The pace of change in technology is affecting every industry and education is no different. Students’ expectations have and continue to change.
The speed with which Further Education has embraced this change has not necessarily been as rapid as in other sectors. Certainly, some institutes are starting to take advantage of the available technology and are making it relevant to the student experience in order to help deliver better outcomes; other institutes have been more cautious in how they move from traditional delivery to digitally-enabled delivery. This, of course, is not surprising – there will always be an adoption curve with some spearheading change, and others lagging behind. ’Digital’ represents a huge opportunity for FE providers to both do things better and do better things.
Paul McKean, Head of FE & Skills at JISC, observed: “For FE to embrace and take advantage of the opportunities afforded by digital, they will need to be more Instagram than Kodak.”
So a shift in mindset to one of digital-by-default is a prerequisite to organisational transformation, and to ignore it could prove to be quite perilous.
"Take advantage of the available technology - in order to help deliver better outcomes"
What may be slowing FE providers’ transformation to digital is the difficulty of forming a clear, cohesive strategy that applies to all areas of their delivery. Much of the work or discussion to date has been around classroom technologies and associated hardware, with FELTAG, the government’s subsequent response and the House of Lords’ “Make or Break Report” all looking to address how digital skills become embedded in programme delivery. However, to develop a truly cohesive digital strategy providers must also look at their back-office systems which are fast becoming more than back-office. What if the digitisation of back-office could bring not only efficiency savings, but bring alive critical information that measures and drives the quality of learning and student success? That would allow us to have a holistic view of learners and teach them better, be more responsive to their needs and enable learners to manage their own learning. What if ‘back office’ really needs to be ‘front office’ delivering real-time data to both learners and tutors and joining up their digital student experience?
Delivering a digital vision for FE is something Tribal has been working on for some time now, in order to help providers embark on their own digital transformation with that cohesive strategy. And it starts way before the student even walks through the doors to enroll. Recruiting the digitally innate generation of students has changed with technology not simply taking the processes online, but enabling providers to start adding value via the process. So, for the digitally engaged enrolment, by the time enrolment day comes around, students have been kept informed and engaged, have already made contact with peers on their course through providers’ private social networks, and are ready to learn. And that’s just the start of their experience. Those very same private social networks provide safe and secure environments for collaboration, communication and student support, enabling the organisation to deliver the vision for student experience. And this also stretches to the notion of the ‘parallel VLE’, conversational learning spaces that unify the student experience through communication and collaboration.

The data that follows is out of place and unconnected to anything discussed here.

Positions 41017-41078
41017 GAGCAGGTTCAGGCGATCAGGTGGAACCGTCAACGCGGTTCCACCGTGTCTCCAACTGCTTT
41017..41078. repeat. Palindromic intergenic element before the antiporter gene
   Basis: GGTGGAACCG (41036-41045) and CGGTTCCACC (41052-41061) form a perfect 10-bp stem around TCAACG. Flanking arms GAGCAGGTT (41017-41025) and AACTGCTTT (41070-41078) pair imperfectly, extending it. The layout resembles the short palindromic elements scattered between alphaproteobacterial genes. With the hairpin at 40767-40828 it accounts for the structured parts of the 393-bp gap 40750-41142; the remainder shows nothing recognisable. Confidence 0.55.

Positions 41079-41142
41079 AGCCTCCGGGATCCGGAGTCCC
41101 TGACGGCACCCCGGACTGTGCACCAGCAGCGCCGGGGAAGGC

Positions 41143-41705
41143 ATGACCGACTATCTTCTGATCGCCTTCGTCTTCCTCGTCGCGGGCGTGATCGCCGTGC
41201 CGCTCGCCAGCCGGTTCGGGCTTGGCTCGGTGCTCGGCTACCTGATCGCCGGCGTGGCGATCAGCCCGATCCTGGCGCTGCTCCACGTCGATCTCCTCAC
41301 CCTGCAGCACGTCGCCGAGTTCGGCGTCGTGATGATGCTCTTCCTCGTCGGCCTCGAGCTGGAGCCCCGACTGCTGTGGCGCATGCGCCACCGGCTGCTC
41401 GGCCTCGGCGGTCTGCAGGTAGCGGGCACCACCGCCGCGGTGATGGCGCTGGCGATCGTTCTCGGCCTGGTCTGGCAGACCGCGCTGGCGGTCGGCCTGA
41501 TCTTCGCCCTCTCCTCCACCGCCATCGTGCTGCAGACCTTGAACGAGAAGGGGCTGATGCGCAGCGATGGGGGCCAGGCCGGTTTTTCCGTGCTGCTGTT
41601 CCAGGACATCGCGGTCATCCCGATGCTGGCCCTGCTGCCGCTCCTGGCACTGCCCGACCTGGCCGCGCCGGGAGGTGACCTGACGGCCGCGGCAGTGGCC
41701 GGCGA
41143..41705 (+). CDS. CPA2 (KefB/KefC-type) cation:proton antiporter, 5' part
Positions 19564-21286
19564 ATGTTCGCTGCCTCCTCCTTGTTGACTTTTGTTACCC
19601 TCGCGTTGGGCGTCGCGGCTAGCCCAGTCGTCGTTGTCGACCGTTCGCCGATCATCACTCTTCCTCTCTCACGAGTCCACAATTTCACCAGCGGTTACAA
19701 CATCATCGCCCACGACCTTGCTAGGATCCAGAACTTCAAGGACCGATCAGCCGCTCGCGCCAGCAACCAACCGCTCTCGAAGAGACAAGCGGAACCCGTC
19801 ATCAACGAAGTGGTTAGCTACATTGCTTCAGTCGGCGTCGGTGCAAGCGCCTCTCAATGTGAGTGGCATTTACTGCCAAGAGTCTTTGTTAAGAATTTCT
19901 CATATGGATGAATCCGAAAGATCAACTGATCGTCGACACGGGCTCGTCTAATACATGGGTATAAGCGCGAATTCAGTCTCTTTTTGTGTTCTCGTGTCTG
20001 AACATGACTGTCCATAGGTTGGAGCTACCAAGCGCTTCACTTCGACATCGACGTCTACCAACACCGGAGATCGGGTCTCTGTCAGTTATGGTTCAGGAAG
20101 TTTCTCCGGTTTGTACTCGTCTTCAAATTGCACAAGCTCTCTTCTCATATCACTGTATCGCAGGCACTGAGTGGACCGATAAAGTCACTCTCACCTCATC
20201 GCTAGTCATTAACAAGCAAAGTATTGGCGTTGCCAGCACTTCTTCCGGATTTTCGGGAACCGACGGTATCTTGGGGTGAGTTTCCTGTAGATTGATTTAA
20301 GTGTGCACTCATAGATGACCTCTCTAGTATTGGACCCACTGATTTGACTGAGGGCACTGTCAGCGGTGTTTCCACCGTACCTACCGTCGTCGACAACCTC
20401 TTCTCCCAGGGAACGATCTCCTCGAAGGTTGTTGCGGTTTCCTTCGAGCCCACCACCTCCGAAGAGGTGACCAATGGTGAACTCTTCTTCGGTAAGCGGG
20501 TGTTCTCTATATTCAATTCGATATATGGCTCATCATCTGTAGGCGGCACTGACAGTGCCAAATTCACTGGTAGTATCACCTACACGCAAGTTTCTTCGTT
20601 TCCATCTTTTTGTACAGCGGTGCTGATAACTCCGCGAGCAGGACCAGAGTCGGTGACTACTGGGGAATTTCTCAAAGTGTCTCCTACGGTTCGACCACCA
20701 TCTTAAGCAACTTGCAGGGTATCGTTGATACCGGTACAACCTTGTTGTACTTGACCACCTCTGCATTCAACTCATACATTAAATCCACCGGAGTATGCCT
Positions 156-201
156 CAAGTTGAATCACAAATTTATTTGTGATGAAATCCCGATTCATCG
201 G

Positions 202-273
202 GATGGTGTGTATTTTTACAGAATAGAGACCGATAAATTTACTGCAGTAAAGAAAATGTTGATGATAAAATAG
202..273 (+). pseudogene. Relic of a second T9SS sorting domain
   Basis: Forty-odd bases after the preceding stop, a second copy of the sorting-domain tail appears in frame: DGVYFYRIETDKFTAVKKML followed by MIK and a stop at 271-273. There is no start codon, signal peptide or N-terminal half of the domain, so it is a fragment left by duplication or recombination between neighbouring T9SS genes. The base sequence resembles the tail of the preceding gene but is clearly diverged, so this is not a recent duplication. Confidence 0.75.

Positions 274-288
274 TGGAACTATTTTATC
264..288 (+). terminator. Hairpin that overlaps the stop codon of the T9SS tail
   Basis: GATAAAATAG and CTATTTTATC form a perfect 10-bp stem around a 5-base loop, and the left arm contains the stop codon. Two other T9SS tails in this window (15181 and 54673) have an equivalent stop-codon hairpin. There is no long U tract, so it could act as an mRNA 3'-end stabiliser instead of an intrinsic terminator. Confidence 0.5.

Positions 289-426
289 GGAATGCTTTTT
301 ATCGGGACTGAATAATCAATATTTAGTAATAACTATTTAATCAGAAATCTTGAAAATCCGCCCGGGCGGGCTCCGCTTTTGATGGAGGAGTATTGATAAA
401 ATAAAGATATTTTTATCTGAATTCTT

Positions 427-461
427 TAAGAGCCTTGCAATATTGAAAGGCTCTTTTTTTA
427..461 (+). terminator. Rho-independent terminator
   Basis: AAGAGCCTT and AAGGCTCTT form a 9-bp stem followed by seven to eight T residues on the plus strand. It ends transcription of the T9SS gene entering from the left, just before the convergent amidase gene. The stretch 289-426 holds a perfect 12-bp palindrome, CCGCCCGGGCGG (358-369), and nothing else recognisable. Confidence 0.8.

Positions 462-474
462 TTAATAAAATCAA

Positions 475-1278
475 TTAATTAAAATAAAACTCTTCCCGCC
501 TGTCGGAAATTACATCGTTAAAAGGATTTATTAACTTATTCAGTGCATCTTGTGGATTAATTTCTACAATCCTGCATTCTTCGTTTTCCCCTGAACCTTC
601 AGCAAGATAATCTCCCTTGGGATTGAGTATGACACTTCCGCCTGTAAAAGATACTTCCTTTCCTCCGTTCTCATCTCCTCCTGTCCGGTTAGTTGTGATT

"To develop a truly cohesive digital strategy providers must also look at their back-office systems which are fast becoming more than back-office"
The point of a cohesive digital strategy, of course, is to ensure providers are improving the quality of delivery and influencing positive outcomes. Naturally, this needs to be achieved without jeopardising the financial position of the organisation, so the adoption of digital technologies must help achieve operational efficiency and excellence. To improve the chances of meeting this aim, providers may look at the mapping of the digital student journey; optimising student touch points; the reporting and management evolution this facilitates; as well as the technical infrastructure options available to glean the maximum benefits from their digital strategies.
The digital landscape may pose some daunting questions for providers, but it is undeniably influencing learners’ decisions, experiences and expectations when it comes to post-16 education. Those providers able to embrace a digital-by-default mindset and adopt a cohesive digital strategy will find their organisation benefitting from more streamlined operations, a student experience that more closely matches student expectations, and students that are more engaged through learning and communication channels appropriate to their generation.
"By the time enrolment day comes around, students have been kept informed and engaged, have already made contact with peers on their course"
So one question FE leaders might wish to consider is, “How well does your digital strategy meet the expectations of your students?” This will undoubtedly be a catalyst for self-assessment, debate and sometimes difficult decisions, but the resulting strategy should be beneficial for all stakeholders well into the future.
Tribal recently hosted Digital Empowerment Week – a series of webinars designed to help FE leaders and managers gain insight into the digital technologies changing the face of Further Education. The content made available is relevant to Student Services, Marketing, Admissions, Quality, Finance and MIS departments and can be accessed below: